Cross-channel planning and integrated reporting will tie together search keyword strategies and bidding strategy, while organic content optimisation can be compared against relevance and quality score. This can all help inform the landing page experience and messaging hierarchy and alignment.

If Paid and Organic marketing teams work together closely across social and web content, you will:

  • Maximise the volume and efficiency of organic search performance
  • Increase the effectiveness of Paid performance
  • Optimise how you create and enhance web and social content.


9. Atomise & repurpose

As content channels proliferate, it’s more important than ever for content marketers to ‘atomise’ or repurpose and repackage content, so it can be broken down and work across multiple formats. A blog post can become several short-form videos, static images, or quotes for social, to amplify your story and help it resonate across channels and wherever your customers interact with you.

This can be resource efficient for teams but it’s important to make each story contextual and relevant for the platform – content should be consistent but not uniform.

For the web, this also means maintenance and governance – refreshing evergreen content to keep information relevant and accurate with current data, keywords, news, internal and external links. This kind of hygiene improves the user experience and ensures customers don’t get stuck on the paths you originally created. Having a content plan to optimise pages regularly and create new ones where necessary based on data, will pay huge dividends.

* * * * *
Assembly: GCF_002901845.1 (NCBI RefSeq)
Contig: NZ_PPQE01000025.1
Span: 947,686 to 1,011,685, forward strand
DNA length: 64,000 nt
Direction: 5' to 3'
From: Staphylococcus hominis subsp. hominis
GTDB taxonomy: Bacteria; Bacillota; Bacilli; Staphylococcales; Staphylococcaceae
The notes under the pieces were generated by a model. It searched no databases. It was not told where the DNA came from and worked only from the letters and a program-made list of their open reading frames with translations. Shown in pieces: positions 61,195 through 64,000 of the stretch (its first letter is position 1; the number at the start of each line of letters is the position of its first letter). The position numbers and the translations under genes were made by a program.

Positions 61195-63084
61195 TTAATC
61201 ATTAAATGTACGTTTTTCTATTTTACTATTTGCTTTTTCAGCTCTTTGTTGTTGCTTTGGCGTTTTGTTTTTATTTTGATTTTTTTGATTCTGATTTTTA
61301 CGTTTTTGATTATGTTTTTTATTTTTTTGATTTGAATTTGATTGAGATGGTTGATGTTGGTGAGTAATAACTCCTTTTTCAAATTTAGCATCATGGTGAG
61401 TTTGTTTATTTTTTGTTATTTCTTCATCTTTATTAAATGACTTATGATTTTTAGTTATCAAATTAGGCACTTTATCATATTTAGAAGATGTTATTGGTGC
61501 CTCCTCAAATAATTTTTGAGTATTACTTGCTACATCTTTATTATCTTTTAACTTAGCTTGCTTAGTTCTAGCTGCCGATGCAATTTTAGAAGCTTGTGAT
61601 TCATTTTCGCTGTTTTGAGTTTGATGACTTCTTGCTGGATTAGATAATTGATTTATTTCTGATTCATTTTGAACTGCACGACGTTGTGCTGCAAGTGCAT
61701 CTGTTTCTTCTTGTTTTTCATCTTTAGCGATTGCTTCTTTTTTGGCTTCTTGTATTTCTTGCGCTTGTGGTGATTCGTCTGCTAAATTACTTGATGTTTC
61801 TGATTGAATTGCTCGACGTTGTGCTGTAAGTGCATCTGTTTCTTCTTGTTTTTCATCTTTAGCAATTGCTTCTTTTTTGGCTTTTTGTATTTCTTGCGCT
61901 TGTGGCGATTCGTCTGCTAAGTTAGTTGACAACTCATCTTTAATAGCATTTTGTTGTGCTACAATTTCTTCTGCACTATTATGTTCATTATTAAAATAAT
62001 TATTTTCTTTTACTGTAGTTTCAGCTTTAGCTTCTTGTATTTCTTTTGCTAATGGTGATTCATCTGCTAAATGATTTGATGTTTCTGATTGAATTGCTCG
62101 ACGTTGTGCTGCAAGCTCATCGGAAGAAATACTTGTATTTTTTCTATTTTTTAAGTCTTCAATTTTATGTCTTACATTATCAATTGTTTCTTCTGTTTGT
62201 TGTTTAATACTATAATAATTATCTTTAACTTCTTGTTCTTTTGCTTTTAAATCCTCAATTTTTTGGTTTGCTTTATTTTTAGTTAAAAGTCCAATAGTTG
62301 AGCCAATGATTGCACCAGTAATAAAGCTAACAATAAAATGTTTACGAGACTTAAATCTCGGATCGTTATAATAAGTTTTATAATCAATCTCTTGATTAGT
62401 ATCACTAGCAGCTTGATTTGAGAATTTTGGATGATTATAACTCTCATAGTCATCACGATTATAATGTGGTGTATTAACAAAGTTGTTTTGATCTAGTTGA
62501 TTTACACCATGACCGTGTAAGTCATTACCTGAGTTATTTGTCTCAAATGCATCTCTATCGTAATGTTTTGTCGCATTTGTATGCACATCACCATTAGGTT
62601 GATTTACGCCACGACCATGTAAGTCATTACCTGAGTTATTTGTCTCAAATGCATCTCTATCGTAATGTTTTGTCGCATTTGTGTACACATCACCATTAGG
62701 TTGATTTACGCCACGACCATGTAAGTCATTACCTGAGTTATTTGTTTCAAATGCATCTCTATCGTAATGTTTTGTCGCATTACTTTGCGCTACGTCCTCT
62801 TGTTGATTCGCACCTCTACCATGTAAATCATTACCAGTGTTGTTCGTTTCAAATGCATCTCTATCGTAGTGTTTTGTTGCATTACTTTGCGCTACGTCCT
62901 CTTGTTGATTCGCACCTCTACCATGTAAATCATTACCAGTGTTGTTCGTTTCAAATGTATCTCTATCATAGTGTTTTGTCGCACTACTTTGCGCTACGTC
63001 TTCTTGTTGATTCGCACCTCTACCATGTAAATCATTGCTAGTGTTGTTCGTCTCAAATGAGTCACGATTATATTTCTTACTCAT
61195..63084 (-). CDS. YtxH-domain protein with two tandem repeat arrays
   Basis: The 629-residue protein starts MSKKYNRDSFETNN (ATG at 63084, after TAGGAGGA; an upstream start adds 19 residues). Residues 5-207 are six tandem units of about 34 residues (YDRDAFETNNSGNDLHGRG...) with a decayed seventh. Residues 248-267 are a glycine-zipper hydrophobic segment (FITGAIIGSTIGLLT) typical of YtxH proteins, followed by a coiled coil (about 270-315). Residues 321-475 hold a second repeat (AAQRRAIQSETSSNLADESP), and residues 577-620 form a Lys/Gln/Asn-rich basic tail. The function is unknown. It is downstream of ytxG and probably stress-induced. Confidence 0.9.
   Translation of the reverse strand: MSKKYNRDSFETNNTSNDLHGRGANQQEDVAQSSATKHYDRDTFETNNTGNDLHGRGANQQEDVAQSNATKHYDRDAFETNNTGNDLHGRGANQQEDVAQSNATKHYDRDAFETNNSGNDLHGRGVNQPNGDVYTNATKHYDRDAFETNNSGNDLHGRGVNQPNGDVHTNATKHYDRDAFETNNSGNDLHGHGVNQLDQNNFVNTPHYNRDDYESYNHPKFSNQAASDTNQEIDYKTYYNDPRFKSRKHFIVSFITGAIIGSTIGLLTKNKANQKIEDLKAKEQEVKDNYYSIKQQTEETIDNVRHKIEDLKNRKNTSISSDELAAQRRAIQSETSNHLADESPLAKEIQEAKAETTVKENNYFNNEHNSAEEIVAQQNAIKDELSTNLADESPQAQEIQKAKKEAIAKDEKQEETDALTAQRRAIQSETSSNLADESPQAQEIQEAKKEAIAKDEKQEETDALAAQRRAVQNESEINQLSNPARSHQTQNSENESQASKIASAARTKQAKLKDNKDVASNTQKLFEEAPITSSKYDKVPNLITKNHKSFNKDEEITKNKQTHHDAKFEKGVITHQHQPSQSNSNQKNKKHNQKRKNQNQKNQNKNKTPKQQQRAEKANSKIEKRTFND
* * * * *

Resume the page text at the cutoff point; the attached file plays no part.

10. Econometrics

Les Binet, Head of Effectiveness at adam&eve DDB, recently highlighted how he is noticing a positive shift from attribution modelling to econometrics, to include medium-long term effects. Binet cites Google and Facebook as two organisations he understands are moving towards econometrics. He believes this potentially has big implications as Econometrics can pick up the indirect effects that attribution can’t measure at all.

Binet sees the rise of attribution as one of the reasons marketing has become so short-term and ineffective, overestimating short-term, direct effects of marketing (direct response, promotions etc.) Econometrics is less skewed towards performance and reveals the importance of brand activity.

A more balanced approach is welcome, and we see this as a positive trend in 2023, while also advocating that brands consider the 60/40 Brand vs Sales approach based on the pioneering work of Binet and his long-term collaborator Peter Field.

For content creators looking at high-quality content and creative informed by SEO and data, this shift justifies a more holistic and sustainable approach to effectiveness.


That’s it for part two. Remember to come back for part three as we go even deeper into the content zone and look at how your marketing function should be responding to these trends. We’ll look at social commerce, the latest in UX, and how to respond to changes in your market in real-time.